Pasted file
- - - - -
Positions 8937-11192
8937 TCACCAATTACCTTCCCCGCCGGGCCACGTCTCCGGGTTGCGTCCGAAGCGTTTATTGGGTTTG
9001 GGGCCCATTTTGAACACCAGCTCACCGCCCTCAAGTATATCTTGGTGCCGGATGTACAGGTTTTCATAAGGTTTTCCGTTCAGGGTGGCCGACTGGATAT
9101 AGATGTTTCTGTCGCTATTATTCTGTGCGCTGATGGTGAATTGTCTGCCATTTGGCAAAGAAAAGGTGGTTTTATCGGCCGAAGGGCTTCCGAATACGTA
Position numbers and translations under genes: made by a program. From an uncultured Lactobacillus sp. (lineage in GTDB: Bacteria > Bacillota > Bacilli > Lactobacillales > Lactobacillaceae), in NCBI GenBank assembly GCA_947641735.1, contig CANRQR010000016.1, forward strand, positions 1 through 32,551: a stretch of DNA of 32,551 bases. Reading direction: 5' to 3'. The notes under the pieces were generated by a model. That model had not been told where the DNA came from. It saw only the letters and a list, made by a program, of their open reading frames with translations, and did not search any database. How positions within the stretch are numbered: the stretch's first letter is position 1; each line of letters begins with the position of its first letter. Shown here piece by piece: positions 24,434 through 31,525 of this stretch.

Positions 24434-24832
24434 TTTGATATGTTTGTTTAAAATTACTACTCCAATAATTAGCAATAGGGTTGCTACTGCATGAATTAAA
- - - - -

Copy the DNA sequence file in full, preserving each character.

Positions 8937-11192
8937 TCACCAATTACCTTCCCCGCCGGGCCACGTCTCCGGGTTGCGTCCGAAGCGTTTATTGGGTTTG
9001 GGGCCCATTTTGAACACCAGCTCACCGCCCTCAAGTATATCTTGGTGCCGGATGTACAGGTTTTCATAAGGTTTTCCGTTCAGGGTGGCCGACTGGATAT
9101 AGATGTTTCTGTCGCTATTATTCTGTGCGCTGATGGTGAATTGTCTGCCATTTGGCAAAGAAAAGGTGGTTTTATCGGCCGAAGGGCTTCCGAATACGTA
Position numbers and translations under genes: made by a program. From an uncultured Lactobacillus sp. (lineage in GTDB: Bacteria > Bacillota > Bacilli > Lactobacillales > Lactobacillaceae), in NCBI GenBank assembly GCA_947641735.1, contig CANRQR010000016.1, forward strand, positions 1 through 32,551: a stretch of DNA of 32,551 bases. Reading direction: 5' to 3'. The notes under the pieces were generated by a model. That model had not been told where the DNA came from. It saw only the letters and a list, made by a program, of their open reading frames with translations, and did not search any database. How positions within the stretch are numbered: the stretch's first letter is position 1; each line of letters begins with the position of its first letter. Shown here piece by piece: positions 24,434 through 31,525 of this stretch.

Positions 24434-24832
24434 TTTGATATGTTTGTTTAAAATTACTACTCCAATAATTAGCAATAGGGTTGCTACTGCATGAATTAAA